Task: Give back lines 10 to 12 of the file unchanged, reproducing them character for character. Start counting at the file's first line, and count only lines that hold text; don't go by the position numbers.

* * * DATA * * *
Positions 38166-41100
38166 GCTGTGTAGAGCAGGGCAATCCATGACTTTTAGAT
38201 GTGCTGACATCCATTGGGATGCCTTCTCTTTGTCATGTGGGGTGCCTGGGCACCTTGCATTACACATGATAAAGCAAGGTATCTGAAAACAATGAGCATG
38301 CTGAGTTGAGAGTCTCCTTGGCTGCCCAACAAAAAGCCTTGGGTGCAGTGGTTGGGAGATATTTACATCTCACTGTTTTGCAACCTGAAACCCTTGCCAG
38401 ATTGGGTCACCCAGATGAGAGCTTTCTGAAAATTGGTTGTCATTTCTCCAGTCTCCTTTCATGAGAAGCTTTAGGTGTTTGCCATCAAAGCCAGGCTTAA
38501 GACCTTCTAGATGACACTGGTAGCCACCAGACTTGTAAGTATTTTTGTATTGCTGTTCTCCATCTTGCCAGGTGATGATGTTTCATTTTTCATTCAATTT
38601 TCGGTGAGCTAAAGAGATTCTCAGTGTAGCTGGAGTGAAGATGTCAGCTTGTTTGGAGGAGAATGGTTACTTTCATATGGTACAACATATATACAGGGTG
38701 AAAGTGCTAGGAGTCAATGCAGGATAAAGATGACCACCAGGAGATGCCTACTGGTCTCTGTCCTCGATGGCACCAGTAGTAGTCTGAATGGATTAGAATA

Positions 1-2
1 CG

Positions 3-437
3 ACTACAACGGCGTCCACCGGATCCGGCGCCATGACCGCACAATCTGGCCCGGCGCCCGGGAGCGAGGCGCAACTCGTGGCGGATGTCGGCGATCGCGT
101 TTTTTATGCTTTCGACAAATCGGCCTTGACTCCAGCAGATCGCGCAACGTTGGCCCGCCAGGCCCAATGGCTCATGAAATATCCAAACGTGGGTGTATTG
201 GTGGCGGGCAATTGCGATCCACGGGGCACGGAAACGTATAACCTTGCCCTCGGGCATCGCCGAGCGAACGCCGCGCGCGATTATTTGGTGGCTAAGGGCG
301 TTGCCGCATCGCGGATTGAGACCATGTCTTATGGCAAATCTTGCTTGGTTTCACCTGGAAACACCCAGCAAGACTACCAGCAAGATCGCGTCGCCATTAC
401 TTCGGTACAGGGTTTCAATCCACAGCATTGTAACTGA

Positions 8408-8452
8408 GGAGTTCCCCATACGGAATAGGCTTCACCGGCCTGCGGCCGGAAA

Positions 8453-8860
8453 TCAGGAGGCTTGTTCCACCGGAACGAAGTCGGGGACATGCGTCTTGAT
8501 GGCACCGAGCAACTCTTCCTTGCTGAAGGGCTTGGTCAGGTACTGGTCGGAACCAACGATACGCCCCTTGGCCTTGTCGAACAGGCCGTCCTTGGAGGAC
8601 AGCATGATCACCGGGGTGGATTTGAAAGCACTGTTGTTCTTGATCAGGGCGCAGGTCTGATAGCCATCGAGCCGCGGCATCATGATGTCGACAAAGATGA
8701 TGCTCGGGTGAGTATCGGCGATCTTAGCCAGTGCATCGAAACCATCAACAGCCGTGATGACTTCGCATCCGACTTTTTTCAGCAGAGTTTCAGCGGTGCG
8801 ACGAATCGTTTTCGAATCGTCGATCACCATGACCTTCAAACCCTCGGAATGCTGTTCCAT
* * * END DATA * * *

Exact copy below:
1 CG

Positions 3-437
3 ACTACAACGGCGTCCACCGGATCCGGCGCCATGACCGCACAATCTGGCCCGGCGCCCGGGAGCGAGGCGCAACTCGTGGCGGATGTCGGCGATCGCGT